The Rolling Stones’ Keith Richards is 71 years old and looks something like one of the Skeksis from The Dark Crystal. He is one of the most innovative stylists of rock’n’roll guitar, but is nearly as widely commented upon for being a consistent loose cannon on the verge of accidental death. He’s one of pop music’s most notorious drug users, and in general a fan of hard living. Yet he’s still going strong, thank God, releasing his third solo album, Crosseyed Heart, and a new Netflix documentary, this Friday.

Fans — especially those who read his bestselling 2010 autobiography Life — know that Richards is also an incredibly smart, affable, and passionate person. Certainly his tributes to the music he loves are often almost poignantly sincere. However, to those who haven’t delved deep, Richards might reasonably come across as totally crazy, unnecessarily prickly, or out-of-touch. Recently, he’s caught flak for a comment he made in a recent New York Daily News article in which he claimed (among other things) that rap attracted a lot of “tone-deaf people.” “Rap — so many words, so little said,” he said, jokingly.

His comments stand as a borderline insensitive — claims deserving in themselves of ridicule. But Richards has always been transparent about his opinions, as he is about the more sordid details of his past. I’ve tried to highlight some of the most bizarre and incendiary Richards comments of all time — that which makes Keith Keith.

“I was totally comatose but I was totally awake. I could listen to everyone, and they were like, ‘He’s dead, he’s dead!’ waving their fingers and pushing me about, and I was thinking, ‘I’m not dead!’”

This is part of Richards’ discussion of the time he did heroin laced with strychnine (you know, the noted poison) in an infamous 2006 NME interview. There are endless shocking Richards drug stories from the ‘70s, when he was consistently mixing up speedballs to the point of near-overdose and doing things like getting arrested for trafficking charges between failed rehab stints.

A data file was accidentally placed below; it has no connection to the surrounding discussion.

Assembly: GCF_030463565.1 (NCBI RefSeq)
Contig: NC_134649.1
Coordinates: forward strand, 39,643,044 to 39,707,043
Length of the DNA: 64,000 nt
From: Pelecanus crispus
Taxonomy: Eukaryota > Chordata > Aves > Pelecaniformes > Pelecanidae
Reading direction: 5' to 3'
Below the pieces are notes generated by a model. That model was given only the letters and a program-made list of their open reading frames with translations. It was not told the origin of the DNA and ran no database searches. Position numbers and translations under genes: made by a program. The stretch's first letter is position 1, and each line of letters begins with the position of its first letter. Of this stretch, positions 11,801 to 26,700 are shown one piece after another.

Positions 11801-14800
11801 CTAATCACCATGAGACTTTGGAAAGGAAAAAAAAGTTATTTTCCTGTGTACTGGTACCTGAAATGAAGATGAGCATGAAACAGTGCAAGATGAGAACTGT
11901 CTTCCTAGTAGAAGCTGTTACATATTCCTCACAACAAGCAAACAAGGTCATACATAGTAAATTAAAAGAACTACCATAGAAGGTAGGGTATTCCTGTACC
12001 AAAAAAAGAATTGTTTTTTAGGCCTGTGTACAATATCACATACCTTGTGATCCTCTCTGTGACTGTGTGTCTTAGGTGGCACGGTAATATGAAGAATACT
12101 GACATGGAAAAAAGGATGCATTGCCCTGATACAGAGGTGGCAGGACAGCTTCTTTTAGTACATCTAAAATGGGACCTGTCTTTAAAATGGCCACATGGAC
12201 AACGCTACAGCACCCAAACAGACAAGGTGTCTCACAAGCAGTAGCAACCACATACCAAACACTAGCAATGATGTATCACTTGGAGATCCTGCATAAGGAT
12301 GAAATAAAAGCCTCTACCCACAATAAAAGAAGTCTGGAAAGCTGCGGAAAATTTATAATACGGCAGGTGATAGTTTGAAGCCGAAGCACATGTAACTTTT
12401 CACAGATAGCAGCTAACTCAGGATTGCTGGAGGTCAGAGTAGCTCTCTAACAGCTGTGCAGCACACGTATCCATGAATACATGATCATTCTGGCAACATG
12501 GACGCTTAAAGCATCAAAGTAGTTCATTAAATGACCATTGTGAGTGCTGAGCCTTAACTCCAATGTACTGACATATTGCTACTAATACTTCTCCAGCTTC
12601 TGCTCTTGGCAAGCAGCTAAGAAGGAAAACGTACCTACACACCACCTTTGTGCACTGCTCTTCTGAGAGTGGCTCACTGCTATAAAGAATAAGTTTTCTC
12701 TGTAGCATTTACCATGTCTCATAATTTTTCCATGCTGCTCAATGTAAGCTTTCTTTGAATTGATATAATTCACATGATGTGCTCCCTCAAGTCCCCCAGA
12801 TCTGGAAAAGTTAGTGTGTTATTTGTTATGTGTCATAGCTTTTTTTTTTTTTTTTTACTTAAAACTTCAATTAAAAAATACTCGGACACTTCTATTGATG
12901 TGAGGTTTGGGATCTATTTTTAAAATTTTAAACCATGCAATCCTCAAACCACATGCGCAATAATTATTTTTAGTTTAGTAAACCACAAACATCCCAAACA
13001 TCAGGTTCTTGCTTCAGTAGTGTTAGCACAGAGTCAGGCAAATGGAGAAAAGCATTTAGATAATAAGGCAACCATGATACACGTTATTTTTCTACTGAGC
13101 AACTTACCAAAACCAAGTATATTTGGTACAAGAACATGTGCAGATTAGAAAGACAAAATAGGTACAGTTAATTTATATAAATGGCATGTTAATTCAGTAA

“‘Oh, if you can make a load of shit, so can we.’”

Keith on the Stones’ psychedelic detour Their Satanic Majesties Request, and the extent to which it was a response to Sergeant Pepper’s Lonely Hearts Band (“a mishmash of rubbish”). This is from a recent Esquire interview, but similar reservations about the Beatles post-Revolver — and indeed, the flower-power, meditation-infused period — is echoed in Life. Keith’s speed was always more Chuck Berry, Robert Johnson, and reggae.

“The Grateful Dead is where everybody got it wrong. Just poodling about for hours and hours. Jerry Garcia, boring shit, man. Sorry, Jerry.”

To Billboard last week, on the Dead’s last shows, which are now not really their last shows.

“I’ve had enough of bloody rap. I mean, ‘Mary had a little lamb, his fleece was white as fuckin’ snow.’ This is kindergarten shit.”

Keith has been talking trash about rap since at least ‘97. He recommends toasting on Jamaican dub records instead.

Chuck D and Keith

“I’m Sagittarius, half-man, half-horse, with a license to shit in the street.”

There is actually a “Tao of Keith” kind of book collecting self-mythologizing Keith quotes of this sort. This one’s probably the coup de grâce.

“Then one day he was at dinner and I’m like “Woah, Scissorhands.’”

Before he teamed with him in Pirates of the Caribbean, Johnny Depp was, to Keith, just an associate of his son Marlon’s who he assumed was his “drug dealer.” Two years after Depp began his visits to the Richards household, Keith recognized him one night at the dinner table.

“Let’s get one thing straight. You’re a wannabe.”

This comes from Justin Bieber’s description of trying to “bro down” with a drunken Keith Richards at a bar in Turks and Caicos earlier this year. After an initial confrontation (Richards: “Who the fuck are you?”), the two sat down to have a drink before Keith decided to call things like he saw them. Apparently the two icons parted as friends.

“[Marianne Faithfull] had no fun with his tiny todger. I know he’s got an enormous pair of balls - but it doesn’t quite fill the gap.”

This is just one of many disparaging comments Richards makes in Life about his friend and bandmate Mick Jagger (“Brenda,” as he calls him throughout). If Keith isn’t ragging on Mick for being a dumb narcissist (a section begins “It was the beginning of the Eighties when Mick started to become unbearable”), he’s talking dick size.

“And as I took the lid off of the box, a fine spray of his ashes blew out on to the table. I couldn’t just brush him off so I wiped my finger over it and snorted the residue. Ashes to ashes, father to son.”

By virtue of the story associated with it, this is probably Richards’ most legendary quote (also from the NME interview). Keith had some trouble when attempting to dispose of his father’s ashes, but found a meaningful impromptu solution with the help of some high-grade cocaine.